Interwar Albania, 1918-41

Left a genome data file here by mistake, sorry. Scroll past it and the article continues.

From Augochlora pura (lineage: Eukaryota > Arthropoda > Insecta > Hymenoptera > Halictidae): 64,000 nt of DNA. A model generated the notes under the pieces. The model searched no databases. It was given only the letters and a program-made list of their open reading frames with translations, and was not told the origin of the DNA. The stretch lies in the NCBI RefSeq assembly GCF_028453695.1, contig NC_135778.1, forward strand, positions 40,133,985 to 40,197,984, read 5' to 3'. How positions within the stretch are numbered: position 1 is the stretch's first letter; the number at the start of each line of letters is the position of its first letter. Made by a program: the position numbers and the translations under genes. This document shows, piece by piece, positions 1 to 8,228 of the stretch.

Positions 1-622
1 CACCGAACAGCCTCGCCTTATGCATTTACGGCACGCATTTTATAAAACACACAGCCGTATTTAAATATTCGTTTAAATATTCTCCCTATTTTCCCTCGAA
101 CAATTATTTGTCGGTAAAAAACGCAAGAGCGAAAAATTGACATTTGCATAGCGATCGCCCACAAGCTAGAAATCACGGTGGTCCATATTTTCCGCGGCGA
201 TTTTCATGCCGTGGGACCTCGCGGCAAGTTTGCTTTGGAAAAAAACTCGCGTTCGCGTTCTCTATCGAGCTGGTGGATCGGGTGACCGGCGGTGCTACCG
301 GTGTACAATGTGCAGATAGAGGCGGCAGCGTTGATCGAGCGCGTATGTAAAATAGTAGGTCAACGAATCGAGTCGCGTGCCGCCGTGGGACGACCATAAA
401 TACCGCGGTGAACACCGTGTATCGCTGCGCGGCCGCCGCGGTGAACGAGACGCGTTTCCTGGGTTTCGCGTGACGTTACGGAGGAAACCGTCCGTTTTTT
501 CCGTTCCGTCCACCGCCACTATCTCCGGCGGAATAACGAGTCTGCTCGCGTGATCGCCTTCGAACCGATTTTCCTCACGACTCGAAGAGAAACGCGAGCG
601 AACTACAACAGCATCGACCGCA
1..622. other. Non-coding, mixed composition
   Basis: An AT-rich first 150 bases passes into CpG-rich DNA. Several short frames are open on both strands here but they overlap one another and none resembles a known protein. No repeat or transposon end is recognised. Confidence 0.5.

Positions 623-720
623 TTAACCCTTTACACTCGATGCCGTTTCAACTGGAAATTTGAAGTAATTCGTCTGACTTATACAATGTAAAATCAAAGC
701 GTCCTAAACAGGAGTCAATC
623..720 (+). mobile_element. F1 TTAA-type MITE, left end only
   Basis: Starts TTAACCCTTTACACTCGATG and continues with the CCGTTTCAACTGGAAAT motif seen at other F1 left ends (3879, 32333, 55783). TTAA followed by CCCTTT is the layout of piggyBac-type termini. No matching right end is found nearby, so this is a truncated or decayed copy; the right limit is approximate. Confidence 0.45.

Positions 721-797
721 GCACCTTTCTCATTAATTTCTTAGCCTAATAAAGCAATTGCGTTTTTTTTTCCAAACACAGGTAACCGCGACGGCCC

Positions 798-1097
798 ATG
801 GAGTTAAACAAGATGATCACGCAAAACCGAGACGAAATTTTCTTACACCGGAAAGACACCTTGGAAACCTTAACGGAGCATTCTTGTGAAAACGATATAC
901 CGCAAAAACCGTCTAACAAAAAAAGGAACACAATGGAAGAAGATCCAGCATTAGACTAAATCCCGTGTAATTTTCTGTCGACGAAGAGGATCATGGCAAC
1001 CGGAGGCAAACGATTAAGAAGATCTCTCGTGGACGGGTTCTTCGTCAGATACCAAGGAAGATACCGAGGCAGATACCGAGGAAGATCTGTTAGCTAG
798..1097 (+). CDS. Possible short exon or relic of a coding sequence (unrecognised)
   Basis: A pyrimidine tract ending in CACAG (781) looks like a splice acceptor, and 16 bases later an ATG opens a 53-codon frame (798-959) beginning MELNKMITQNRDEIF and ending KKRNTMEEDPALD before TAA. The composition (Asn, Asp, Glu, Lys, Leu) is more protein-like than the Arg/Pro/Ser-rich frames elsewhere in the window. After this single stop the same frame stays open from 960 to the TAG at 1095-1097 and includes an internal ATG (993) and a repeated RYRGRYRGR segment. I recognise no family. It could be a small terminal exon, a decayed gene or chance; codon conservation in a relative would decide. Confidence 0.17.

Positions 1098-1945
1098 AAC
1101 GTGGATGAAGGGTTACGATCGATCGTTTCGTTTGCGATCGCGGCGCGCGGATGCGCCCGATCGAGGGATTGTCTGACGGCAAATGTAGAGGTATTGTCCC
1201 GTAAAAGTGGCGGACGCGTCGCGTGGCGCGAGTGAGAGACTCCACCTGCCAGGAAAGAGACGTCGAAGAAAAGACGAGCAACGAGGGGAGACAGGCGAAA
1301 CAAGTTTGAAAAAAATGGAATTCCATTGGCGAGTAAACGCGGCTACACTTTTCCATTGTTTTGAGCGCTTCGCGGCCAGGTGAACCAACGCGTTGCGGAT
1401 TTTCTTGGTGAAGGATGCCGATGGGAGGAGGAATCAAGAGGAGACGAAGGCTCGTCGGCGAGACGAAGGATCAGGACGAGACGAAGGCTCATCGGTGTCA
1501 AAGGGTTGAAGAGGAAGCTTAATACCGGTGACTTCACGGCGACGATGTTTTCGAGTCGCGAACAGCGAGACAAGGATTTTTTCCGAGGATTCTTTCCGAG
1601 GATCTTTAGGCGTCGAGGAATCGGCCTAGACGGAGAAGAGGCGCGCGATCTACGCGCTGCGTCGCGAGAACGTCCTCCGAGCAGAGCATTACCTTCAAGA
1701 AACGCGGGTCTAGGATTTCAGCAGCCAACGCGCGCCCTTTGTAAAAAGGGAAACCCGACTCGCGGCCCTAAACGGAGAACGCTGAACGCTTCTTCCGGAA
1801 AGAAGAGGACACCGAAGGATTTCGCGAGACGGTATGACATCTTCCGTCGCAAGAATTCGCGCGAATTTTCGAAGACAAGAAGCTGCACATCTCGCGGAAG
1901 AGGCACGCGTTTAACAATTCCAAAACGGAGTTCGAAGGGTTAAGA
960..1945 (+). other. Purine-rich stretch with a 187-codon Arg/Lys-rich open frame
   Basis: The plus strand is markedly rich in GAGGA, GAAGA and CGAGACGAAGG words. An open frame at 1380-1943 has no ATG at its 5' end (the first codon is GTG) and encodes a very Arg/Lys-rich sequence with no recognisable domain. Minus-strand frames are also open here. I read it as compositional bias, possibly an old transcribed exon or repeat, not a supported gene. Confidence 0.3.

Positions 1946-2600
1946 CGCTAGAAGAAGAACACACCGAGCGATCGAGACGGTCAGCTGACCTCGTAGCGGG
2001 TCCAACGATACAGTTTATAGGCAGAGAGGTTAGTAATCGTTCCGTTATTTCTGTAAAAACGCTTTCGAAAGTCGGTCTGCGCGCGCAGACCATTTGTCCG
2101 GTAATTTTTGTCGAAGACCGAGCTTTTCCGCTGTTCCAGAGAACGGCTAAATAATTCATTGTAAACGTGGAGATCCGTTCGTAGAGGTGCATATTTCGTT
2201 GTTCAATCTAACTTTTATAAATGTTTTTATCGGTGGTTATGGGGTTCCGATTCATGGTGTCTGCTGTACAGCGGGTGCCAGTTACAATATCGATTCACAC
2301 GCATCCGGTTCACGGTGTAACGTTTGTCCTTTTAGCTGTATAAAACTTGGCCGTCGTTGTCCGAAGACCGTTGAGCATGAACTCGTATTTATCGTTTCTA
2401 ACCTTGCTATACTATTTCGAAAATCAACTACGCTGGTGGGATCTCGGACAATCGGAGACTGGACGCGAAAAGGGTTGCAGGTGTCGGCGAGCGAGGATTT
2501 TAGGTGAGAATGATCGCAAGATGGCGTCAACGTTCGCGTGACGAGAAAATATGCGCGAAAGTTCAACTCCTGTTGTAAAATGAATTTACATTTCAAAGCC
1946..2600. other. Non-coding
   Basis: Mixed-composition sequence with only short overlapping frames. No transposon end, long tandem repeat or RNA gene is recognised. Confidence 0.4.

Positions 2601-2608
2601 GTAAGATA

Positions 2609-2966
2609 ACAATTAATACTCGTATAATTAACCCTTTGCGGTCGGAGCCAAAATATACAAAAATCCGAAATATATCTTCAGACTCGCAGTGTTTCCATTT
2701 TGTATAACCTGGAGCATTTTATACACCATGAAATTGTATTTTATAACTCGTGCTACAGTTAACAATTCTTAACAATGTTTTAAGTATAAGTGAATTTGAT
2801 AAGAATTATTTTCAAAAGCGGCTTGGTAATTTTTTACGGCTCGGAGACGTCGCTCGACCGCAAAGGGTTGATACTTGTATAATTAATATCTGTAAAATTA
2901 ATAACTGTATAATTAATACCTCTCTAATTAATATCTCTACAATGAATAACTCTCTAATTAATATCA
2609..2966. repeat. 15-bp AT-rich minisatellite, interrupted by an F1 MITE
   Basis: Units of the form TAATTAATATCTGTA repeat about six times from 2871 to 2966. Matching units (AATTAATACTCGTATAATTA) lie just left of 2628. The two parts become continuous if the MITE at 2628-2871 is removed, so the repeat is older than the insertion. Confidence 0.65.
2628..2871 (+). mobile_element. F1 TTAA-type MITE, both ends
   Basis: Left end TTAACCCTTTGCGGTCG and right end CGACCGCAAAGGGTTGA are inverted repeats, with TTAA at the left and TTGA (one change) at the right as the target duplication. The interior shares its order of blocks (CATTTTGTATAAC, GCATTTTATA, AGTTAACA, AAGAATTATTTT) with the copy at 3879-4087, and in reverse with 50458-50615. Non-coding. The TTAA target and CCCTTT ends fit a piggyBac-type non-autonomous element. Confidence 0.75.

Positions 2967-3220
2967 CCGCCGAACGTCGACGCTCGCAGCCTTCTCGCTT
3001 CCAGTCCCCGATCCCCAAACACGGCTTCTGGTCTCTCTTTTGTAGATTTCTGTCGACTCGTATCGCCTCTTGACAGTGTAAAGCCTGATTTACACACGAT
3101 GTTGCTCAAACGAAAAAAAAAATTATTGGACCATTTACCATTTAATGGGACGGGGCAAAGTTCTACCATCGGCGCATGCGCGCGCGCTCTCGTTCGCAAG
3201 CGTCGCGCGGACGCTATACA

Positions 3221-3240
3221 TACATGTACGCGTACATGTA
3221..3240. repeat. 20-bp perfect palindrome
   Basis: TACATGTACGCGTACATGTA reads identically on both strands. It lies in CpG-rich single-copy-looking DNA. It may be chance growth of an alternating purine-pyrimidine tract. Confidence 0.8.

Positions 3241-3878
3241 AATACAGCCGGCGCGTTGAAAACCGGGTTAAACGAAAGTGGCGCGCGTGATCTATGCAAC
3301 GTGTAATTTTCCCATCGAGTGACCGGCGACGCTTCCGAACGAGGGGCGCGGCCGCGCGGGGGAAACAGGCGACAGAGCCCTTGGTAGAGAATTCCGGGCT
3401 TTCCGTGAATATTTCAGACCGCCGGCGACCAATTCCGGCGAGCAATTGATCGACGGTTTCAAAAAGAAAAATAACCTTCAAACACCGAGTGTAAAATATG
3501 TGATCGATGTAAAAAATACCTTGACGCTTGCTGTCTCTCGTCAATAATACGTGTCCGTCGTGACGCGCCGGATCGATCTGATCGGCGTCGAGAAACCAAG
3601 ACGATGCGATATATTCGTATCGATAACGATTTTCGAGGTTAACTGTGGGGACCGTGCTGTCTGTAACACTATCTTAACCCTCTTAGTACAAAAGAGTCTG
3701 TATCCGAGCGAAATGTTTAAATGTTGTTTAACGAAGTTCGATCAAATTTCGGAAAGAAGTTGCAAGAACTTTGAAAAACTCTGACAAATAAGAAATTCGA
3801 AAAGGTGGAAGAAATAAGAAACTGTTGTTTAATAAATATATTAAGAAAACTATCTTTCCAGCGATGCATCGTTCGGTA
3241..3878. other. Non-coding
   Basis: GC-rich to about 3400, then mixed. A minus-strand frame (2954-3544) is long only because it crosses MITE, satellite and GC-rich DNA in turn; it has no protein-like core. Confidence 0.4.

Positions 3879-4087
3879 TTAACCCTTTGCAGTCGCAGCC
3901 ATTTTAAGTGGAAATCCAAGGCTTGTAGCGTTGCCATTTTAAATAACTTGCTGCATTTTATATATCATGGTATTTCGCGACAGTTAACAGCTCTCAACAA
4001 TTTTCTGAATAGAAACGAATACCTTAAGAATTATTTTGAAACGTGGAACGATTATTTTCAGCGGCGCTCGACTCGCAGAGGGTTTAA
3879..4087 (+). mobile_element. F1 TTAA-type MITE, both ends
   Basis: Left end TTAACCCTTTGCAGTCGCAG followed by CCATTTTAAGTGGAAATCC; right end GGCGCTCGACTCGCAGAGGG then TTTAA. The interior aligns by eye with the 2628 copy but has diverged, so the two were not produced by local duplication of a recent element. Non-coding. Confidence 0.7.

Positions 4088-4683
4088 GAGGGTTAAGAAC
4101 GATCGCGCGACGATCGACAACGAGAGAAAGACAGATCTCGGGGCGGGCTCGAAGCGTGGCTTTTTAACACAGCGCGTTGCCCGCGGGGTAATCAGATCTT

Albania achieved real statehood after World War I, in part because of the diplomatic intercession of the United States. The country suffered from debilitating lack of economic and social development, however, and its first years of independence were fraught with political instability. Unable to survive in a predatory world without a foreign protector, Albania became the object of tensions between Italy and the Kingdom of the Serbs, Croats, and Slovenes (Yugoslavia), which were both bent on controlling the country. With the kingdom's military assistance, Ahmed Bey Zogu, the son of a clan chieftain, emerged victorious from an internal political power struggle in late 1924. Zogu, however, quickly turned his back on Belgrade and looked to Mussolini's Italy for patronage. In 1928 Zogu coaxed the country's parliament to declare Albania a kingdom and name him king. King Zog remained a hidebound conservative, and Albania was the only Balkan state where the government did not see fit to introduce a comprehensive land reform between the two world wars. Mussolini's forces finally overthrew Zog when they occupied Albania in 1939.
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